Reviewing an article without commenting

July 26, 2017

I recently reviewed a paper for a journal and my recommendation was “accept with minor modifications”, whereby my suggestions for improvement were provided to the authors – as is usual. Eventually, the paper was resubmitted – my suggestions were implemented and I recommended “accept.” But I noticed that the other reviewer had recommended reject with no comments to the authors other than saying it was an article of limited interest. As a sometimes author I would have been pretty unhappy with such sparse feedback. I think authors deserve better.


Being invited to submit articles

July 26, 2017

These requests are not coming from Clinical Chemistry or similar journals. In the last two weeks, here is a list of journals requesting me to submit an article. Many (all?) require fees to publish your article.

Journal of Clinical Research and Ophthalmology
Open Access Journal of Diabetes
Endocrinological diabetes Clinical and Medical Research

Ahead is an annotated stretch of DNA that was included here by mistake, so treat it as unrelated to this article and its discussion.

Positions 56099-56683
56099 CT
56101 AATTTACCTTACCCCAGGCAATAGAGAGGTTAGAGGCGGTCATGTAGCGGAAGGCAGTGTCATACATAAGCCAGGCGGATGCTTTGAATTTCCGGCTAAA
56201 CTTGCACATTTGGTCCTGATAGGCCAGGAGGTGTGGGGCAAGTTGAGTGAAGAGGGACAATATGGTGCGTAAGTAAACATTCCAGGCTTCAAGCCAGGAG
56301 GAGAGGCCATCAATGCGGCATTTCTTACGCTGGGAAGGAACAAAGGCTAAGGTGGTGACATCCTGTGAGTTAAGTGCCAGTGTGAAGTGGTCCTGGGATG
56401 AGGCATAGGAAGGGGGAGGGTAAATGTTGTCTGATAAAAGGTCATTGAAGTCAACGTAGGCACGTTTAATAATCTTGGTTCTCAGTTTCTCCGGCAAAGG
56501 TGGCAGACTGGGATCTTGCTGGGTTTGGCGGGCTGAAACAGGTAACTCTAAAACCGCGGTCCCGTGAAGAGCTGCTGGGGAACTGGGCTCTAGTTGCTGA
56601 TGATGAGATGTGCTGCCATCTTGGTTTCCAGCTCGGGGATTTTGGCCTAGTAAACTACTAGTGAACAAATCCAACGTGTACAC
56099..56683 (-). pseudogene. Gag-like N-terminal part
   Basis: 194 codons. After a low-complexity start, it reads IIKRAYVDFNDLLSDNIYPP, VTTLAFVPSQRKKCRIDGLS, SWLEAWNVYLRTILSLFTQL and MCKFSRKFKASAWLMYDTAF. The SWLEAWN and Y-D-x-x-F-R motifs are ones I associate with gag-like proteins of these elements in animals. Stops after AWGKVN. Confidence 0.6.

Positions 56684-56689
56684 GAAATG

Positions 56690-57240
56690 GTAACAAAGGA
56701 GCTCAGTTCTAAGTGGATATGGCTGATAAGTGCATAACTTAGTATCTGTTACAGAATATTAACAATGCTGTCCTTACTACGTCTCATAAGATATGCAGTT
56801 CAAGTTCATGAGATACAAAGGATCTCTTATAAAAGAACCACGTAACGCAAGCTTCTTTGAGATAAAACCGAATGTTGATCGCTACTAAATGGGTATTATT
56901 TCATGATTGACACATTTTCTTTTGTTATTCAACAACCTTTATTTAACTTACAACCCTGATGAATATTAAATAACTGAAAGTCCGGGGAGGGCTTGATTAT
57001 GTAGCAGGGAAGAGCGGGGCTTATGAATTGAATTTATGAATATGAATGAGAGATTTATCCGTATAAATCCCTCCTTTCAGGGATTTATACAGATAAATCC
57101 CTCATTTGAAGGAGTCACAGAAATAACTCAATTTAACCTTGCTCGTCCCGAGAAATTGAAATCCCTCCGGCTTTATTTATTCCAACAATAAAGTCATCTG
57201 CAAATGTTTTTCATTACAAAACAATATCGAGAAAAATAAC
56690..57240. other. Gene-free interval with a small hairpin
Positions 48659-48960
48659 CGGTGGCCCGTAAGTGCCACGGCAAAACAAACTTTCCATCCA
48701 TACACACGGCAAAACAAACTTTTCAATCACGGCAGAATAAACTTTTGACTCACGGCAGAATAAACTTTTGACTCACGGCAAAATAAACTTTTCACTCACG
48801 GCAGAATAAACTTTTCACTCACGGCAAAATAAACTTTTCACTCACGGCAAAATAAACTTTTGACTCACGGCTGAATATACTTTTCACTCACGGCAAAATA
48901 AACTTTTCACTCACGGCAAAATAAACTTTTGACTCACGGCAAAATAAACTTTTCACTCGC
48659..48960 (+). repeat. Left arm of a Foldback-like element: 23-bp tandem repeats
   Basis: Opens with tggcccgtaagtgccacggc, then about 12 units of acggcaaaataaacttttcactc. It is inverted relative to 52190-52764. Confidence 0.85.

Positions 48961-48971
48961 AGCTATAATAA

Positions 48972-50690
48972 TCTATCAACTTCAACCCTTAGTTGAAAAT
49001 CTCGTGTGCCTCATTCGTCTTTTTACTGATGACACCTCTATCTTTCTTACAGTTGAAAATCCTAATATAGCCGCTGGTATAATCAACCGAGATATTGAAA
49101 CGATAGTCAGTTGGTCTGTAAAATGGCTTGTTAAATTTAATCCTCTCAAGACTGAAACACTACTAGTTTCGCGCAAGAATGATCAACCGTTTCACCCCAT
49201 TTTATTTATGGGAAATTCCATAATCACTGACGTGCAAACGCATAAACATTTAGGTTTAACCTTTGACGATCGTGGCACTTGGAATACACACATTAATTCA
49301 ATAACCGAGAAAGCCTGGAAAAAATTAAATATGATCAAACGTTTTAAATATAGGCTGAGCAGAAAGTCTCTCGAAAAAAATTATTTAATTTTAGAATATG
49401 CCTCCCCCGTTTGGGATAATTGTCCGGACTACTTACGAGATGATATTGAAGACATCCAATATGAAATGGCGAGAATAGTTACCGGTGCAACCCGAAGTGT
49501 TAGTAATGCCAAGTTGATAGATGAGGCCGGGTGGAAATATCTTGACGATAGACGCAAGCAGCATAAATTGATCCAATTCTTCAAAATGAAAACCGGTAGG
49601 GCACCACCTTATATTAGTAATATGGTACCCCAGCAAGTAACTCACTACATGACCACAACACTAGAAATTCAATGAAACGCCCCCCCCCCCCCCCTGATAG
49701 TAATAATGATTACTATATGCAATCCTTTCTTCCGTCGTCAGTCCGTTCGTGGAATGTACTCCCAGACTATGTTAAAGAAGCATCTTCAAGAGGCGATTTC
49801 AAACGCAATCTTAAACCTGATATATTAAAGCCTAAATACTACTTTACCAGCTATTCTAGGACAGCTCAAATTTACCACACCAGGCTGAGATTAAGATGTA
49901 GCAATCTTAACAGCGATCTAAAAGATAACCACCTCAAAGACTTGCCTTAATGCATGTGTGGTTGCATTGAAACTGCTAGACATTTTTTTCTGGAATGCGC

Archives of Preventive Medicine
International Journal of Diabetes and Clinical Research

EC Diabetes and Metabolic Research
Journal of International Medical Research
European Journal of Biomedical and Pharmaceutical Sciences
Functional Foods in Health and Disease Journal
International Journal of Engineering Inventions
Analytical Electrochemistry
Journal of Palliative Care
Advances in Mechanical Engineering
Diabetes Management
Journal Cell Biology & Cell Metabolism
International Journal of Sports and Exercise Medicine
Therapeutic Advances in Endocrinology and Metabolism
International Journal of Computational Engneering Research
Journal of Research in Diabetes & Metabolism

 


The influence of The Milan conference on industry – none

March 18, 2016

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I just came back from the Quality in the Spotlight conference in Antwerp. Many of the presentations were about the Milan conference. After the Antwerp conference, I had an epiphany so here it is:

Regarding setting and evaluating performance goals in laboratory assays, I believe there are two worlds:

World A consists of the people who are either part of the Milan conference, previous meetings, or have a keen interest in them. These people talk about creating performance specifications based on outcome studies or biological variation, they estimate sigma values for assays or calculate measurement uncertainty. They also praise the ISO equivalent of the 9001 standard, which for labs is ISO 15189. Such discussions have been going on for a long time. World A people primarily work in hospitals.